Attorney says Pen Mar hookup required

June 28, 2005|by TARA REILLY


Pen Mar-area residents who say their wells work fine and oppose hooking up to a planned Washington County water system are required by Maryland law to do so anyway.

County Attorney Richard Douglas, in a June 15 memo to the County Commissioners and County Administrator Rodney Shoop, said that residents must connect to public water or sewer service once the services become available in their areas, according to the Code of Public Local Laws of Washington County.

The "connection is mandatory and refusal to connect is enforceable in the courts," Douglas wrote.

Douglas wrote in the memo that failure to connect to the system would be a misdemeanor punishable by a $1,000 per day fine or one day in the Washington County Detention Center for every day a violation occurs.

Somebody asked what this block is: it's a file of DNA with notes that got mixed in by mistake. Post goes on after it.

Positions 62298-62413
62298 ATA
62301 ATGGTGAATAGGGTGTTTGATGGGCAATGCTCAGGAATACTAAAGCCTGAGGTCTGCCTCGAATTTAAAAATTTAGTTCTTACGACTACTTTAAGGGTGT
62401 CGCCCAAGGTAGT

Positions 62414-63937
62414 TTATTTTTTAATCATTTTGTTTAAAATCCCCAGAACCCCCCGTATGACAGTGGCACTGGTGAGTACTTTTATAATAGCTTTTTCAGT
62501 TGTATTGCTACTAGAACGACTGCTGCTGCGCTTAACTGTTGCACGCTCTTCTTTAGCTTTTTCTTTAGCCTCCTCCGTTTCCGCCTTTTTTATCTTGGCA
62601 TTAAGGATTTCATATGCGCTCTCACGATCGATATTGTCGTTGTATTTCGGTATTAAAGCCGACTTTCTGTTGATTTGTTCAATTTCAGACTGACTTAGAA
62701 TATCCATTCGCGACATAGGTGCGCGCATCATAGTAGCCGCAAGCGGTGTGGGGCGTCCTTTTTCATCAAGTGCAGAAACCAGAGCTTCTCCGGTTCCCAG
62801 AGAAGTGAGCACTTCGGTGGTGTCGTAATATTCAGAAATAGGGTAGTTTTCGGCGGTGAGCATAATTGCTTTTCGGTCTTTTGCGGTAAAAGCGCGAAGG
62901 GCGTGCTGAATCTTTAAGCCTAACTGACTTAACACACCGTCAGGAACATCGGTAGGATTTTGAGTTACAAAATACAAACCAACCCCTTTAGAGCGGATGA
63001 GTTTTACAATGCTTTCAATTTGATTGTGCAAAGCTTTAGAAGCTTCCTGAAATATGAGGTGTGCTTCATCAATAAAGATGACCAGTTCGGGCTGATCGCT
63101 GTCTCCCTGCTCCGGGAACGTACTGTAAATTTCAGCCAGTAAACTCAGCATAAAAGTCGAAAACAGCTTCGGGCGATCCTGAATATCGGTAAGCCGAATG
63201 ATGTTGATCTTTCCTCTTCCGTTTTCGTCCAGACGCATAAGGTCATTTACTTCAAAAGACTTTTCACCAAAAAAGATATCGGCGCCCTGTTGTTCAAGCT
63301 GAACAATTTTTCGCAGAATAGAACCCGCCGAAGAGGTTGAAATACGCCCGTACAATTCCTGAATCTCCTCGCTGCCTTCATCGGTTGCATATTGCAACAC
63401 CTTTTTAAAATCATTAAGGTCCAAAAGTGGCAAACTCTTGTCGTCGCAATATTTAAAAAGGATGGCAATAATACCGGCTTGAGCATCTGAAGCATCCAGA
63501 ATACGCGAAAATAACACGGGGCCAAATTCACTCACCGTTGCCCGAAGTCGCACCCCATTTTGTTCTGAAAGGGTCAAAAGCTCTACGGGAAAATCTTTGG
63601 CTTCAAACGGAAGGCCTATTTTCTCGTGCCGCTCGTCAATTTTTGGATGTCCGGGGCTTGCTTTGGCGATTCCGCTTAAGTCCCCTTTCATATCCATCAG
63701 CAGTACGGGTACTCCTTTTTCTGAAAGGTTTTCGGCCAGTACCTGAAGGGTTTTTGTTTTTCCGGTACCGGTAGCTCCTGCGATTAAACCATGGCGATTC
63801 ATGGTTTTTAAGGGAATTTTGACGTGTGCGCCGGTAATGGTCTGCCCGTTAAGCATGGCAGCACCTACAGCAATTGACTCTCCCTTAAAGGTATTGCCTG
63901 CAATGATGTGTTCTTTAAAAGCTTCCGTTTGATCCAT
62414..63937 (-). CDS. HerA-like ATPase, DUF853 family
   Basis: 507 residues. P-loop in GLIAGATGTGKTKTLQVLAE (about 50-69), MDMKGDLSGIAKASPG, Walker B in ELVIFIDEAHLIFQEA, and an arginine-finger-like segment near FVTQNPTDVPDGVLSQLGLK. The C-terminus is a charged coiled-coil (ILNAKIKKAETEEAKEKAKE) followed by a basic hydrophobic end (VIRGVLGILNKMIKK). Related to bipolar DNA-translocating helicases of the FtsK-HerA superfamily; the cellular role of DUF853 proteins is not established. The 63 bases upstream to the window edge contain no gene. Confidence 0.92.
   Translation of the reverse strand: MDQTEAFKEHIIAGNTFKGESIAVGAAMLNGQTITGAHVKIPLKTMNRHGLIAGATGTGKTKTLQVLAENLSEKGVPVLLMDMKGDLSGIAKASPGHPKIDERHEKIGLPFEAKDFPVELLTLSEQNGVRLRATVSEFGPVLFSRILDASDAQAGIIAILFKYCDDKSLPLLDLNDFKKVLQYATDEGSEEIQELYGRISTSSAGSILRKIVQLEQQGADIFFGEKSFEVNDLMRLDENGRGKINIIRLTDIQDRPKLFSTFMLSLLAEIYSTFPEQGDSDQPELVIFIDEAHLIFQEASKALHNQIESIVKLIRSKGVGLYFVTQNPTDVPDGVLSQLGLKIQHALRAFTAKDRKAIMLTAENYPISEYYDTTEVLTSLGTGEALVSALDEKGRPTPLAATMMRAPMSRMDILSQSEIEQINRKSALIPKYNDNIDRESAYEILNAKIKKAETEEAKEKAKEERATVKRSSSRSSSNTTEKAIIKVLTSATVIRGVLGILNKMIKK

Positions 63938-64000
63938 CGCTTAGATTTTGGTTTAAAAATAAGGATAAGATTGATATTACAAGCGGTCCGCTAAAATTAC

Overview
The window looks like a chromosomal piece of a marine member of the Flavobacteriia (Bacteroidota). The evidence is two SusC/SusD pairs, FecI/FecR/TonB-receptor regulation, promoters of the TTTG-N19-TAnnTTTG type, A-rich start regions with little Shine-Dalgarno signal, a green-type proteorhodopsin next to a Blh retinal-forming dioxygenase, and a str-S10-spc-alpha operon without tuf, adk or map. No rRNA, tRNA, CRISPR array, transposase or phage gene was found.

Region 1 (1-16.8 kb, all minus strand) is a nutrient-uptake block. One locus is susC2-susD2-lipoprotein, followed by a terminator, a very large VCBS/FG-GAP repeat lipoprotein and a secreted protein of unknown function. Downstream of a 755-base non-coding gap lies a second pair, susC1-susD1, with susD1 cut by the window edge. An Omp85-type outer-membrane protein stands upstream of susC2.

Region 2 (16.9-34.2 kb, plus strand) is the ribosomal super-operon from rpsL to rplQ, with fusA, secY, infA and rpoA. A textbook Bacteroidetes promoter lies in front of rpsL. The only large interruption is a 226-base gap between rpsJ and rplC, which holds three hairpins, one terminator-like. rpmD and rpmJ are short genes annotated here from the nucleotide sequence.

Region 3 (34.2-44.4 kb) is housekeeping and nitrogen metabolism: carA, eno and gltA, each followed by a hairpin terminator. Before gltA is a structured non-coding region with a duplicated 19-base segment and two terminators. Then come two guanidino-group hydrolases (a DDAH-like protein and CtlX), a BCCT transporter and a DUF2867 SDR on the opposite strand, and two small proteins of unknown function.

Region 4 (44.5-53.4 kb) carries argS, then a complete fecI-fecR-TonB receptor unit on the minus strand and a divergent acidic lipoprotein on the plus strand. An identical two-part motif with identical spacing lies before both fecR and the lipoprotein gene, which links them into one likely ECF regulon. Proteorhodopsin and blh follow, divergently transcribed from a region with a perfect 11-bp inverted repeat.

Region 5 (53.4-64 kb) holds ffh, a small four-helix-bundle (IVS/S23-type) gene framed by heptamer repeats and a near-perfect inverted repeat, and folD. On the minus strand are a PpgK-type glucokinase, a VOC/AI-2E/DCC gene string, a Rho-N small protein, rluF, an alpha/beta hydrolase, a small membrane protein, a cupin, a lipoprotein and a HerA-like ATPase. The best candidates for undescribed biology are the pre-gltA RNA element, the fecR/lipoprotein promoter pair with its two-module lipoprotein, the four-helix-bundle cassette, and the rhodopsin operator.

The county plans to extend public water service to about 80 homes in the Pen Mar area, saying it wants to improve water quality. The affected homes are serviced by wells and cisterns.

During two county-sponsored public meetings in Cascade on the issue, the majority of affected residents in attendance - many of whom were well users - spoke out against the water system.

They said they like their wells and objected to paying any costs associated with the system, including quarterly water bills.

Several cistern users said they supported the water system. They said having water trucked in to fill their cisterns was a costly inconvenience.

The county has said residents will have to pay a $1,950 connection fee to the system plus the cost of the service line installation, which was estimated to be about $2,000.

The Community Action Council is seeking a $400,000 grant to help income-eligible residents pay the fees.

Most of the $2.58 million water project will be paid for with state and federal grants, including a $1 million grant from the U.S. Department of Agriculture.

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